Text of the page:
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What’s the difference between Float and Double in Swift

Published on: June 10, 2020

A Double and Float are both used to represent decimal numbers, but they do so in slightly different ways. If you initialize a decimal number in Swift using as shown below, the Swift compiler will assume that you meant to create a Double: let val = 3.123 // val is inferred to be Double The reason for this is that Double is the more precise type when comparing it to Float. A Float holds a total of 8 positions, or 32 bits. Since Double is more precise, it can hold more positions. It uses 64 bits to do this. In...

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What’s the difference between catch and replaceError in Combine?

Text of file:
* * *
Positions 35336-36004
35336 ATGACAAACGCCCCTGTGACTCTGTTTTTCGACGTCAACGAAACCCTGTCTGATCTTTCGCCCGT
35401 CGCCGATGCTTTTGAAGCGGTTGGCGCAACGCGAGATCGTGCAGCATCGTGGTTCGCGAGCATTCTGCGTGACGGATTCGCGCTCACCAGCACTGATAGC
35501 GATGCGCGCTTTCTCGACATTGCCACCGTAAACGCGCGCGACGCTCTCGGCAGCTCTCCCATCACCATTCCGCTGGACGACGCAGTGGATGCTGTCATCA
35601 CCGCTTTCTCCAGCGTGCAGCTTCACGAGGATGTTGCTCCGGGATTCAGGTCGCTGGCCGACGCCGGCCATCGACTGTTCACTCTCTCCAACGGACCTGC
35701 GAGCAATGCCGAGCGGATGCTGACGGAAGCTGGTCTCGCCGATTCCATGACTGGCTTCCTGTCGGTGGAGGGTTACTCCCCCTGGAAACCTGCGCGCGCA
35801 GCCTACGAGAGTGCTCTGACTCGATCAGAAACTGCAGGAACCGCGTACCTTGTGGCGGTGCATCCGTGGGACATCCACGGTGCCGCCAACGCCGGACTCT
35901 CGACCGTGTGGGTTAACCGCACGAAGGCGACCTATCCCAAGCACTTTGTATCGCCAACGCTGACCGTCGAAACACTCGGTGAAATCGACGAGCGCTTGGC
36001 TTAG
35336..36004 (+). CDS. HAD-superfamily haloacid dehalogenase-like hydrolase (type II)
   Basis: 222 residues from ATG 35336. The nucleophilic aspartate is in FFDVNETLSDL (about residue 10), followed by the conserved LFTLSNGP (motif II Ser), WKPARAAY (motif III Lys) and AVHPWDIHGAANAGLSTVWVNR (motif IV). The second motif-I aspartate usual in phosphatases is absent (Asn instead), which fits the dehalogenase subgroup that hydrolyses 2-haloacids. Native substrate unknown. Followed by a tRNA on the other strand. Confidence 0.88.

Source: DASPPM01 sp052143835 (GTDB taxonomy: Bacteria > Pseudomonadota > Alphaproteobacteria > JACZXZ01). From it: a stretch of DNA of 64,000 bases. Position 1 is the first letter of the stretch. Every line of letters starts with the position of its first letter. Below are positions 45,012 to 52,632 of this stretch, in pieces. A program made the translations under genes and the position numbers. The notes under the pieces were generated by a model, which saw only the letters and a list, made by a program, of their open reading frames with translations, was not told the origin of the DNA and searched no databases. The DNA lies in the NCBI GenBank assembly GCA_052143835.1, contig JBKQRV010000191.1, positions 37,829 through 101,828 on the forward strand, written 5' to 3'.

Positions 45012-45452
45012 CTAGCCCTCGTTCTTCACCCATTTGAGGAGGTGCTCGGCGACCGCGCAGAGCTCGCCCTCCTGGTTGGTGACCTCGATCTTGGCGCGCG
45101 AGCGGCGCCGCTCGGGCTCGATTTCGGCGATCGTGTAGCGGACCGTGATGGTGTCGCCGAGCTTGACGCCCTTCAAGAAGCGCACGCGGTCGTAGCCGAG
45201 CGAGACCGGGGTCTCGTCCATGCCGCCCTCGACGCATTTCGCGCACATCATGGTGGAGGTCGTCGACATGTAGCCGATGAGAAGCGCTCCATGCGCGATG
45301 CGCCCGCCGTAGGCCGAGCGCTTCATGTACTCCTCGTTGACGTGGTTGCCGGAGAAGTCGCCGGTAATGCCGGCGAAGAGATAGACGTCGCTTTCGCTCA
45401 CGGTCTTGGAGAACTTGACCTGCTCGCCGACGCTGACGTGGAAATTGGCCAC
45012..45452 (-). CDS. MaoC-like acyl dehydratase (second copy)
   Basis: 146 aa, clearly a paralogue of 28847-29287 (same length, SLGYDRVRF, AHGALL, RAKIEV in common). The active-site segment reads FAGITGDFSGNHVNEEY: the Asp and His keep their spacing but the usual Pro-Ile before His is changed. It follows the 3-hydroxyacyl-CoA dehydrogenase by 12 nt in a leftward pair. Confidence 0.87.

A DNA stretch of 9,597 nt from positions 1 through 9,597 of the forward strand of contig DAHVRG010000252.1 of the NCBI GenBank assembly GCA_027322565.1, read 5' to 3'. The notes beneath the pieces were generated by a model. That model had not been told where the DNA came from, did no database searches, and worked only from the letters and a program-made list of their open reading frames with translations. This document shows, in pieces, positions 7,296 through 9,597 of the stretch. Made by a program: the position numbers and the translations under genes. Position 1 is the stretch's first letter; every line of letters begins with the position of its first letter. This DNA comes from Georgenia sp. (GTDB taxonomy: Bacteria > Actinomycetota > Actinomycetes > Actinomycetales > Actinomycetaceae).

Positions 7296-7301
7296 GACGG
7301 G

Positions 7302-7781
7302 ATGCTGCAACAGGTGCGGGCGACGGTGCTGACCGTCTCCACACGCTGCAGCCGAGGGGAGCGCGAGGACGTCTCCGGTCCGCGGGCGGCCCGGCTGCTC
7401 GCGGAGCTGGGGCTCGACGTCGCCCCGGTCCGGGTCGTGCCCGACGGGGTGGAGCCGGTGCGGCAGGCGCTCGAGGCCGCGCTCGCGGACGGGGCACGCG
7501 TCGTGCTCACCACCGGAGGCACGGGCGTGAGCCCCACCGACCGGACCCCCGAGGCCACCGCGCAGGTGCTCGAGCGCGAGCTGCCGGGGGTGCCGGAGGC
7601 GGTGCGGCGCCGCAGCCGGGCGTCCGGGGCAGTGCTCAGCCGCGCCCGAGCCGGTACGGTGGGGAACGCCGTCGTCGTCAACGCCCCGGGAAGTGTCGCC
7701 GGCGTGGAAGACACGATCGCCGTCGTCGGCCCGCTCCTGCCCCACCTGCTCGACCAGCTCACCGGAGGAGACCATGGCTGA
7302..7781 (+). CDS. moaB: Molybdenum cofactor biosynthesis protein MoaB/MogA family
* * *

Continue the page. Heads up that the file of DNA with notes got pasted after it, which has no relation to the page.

Published on: May 29, 2020

There are several ways to handle errors in Combine. Most commonly you will either use catch or replaceError if you want to implement a mechanism that allows you to recover from an error. For example, catch is useful if you want to retry a network operation with a delay. The catch and replaceError operators look very similar at first glance. They are both executed when an error occurs in your pipeline, and they allow you to recover from an error. However, their purposes are very different. When to use catch The catch operator is used if you want to inspect...

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Reclaim disk space by deleting old iOS simulators and Device Support files